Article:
SARAH Courtney does not think of herself as new blood on the Tasmanian political scene, but maybe she is the change the Liberal Party has been waiting for.
Her quick entrance onto the state political stage has probably surprised a few, not least well known figures and fellow Liberal candidates in Dorset Mayor Barry Jarvis and Launceston Preparatory School co-principal Leonie McNair, who she officially trumped in the election countback of preferences yesterday.
She's well educated with professional experience working for respected finance and stockbroking companies at both a national and international level.
She was most recently employed at the Sydney-based firm Regal Funds Management as its business development manager.
Moving to Tasmania just four years ago, she said she was looking for a change and a new challenge, from the corporate life she was living.
Her link to the state is through her father, who was born here but left as a young man.
However, she visited numerous times on holidays as a child and then adult, to her family in the Midlands, although few of them remain now.
``I really just fell in love with the region and all of Tasmania and particularly the Northern region and the Tamar Valley,'' Ms Courtney said.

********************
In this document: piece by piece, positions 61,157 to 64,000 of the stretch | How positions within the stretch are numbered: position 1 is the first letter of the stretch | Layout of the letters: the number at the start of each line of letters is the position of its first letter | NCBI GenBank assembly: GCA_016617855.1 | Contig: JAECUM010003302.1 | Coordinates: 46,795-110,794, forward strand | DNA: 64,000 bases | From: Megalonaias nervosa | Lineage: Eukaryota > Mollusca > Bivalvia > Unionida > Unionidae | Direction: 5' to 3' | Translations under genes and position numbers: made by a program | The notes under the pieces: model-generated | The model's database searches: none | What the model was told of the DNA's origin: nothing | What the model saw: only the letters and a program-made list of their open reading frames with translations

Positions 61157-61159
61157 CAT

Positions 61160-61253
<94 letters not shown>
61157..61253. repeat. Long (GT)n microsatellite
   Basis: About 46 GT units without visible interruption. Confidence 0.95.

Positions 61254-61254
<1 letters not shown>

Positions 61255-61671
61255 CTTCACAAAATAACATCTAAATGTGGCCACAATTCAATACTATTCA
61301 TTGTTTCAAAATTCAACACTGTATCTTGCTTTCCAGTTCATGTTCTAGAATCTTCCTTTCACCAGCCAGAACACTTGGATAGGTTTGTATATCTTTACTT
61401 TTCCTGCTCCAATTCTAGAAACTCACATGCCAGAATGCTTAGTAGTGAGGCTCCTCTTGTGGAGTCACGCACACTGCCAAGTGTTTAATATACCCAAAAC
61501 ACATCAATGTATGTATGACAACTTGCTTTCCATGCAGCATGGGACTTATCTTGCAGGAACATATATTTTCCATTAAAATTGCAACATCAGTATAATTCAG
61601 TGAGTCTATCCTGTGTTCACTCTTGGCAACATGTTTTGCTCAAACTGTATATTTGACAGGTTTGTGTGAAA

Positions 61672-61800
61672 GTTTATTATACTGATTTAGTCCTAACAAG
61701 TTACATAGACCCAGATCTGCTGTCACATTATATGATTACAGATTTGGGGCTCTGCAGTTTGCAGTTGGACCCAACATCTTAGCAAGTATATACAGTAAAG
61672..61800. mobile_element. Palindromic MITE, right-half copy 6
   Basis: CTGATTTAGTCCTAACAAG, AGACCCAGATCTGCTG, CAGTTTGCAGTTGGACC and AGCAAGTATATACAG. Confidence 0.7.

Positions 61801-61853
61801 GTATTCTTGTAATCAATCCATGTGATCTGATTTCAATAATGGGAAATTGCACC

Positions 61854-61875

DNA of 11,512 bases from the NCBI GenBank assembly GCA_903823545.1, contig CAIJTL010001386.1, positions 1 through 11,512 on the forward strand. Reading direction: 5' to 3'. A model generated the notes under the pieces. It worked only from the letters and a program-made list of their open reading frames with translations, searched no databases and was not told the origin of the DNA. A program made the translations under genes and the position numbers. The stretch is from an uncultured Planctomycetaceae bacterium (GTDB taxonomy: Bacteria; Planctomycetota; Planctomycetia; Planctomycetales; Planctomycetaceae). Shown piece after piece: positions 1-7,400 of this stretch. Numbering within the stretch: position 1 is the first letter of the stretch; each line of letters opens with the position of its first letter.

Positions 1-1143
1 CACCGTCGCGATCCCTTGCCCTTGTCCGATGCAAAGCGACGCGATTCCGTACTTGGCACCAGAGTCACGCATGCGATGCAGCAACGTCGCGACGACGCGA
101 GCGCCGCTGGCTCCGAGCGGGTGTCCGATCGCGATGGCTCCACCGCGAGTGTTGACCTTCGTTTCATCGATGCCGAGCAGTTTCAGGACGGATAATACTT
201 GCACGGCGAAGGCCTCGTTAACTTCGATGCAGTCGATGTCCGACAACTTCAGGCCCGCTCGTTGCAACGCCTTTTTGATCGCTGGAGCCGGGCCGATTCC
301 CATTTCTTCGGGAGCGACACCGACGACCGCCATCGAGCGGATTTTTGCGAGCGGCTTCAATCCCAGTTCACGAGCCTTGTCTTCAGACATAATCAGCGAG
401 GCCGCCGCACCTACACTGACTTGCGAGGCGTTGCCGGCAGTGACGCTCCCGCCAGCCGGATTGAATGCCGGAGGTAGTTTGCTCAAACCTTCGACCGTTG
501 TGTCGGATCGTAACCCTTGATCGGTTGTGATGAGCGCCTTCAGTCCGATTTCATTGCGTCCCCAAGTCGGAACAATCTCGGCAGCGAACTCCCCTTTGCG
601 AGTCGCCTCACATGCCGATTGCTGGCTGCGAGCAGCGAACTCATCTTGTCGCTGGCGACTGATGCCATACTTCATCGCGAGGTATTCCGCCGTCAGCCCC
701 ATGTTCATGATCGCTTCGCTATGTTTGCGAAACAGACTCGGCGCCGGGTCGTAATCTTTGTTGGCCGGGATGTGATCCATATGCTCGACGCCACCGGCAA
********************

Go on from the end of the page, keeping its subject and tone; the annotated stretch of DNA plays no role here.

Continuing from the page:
``It really served my combination of interests in viticulture, because I'd started my degree in viticulture and wine technology . . . and it was around the same time I started looking at properties in Tassie, with a view to a career change.''
The Liberal Party member of two years, is separated from her husband and has established a small vineyard of 2000 vines at Sidmouth.
She has three chooks but her dog Franco died during the election campaign.
She is also a keen road cyclist.
Ms Courtney said she had no desire to enter politics until she moved to the state and was spurred on by what she described as ``the ineffective nature of the Labor-Greens government'' and a core group of friends and supporters.
She was first preselected on the Liberals' Senate ticket in 2012.
She said she now hopes to use her professional experiences to get the state back on track and to take advantage of the many opportunities she believes Tasmania is missing out on.